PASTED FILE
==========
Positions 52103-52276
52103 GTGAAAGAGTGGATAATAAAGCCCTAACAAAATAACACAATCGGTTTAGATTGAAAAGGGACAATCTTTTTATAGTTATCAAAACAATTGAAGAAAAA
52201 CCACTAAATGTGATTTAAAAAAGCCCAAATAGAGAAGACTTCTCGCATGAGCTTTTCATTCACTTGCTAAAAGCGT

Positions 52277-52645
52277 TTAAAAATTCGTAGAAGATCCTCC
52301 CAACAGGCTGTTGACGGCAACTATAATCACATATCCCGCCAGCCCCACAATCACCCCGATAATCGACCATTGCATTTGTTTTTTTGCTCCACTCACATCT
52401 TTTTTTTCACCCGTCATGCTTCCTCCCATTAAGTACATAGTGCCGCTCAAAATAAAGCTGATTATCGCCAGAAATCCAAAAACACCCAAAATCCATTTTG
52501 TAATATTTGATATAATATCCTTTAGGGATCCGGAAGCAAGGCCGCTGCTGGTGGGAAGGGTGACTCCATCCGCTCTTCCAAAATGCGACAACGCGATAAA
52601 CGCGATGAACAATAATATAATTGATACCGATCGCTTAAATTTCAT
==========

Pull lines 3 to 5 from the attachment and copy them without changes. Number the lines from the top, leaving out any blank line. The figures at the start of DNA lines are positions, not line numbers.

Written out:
52201 CCACTAAATGTGATTTAAAAAAGCCCAAATAGAGAAGACTTCTCGCATGAGCTTTTCATTCACTTGCTAAAAGCGT

Positions 52277-52645
52277 TTAAAAATTCGTAGAAGATCCTCC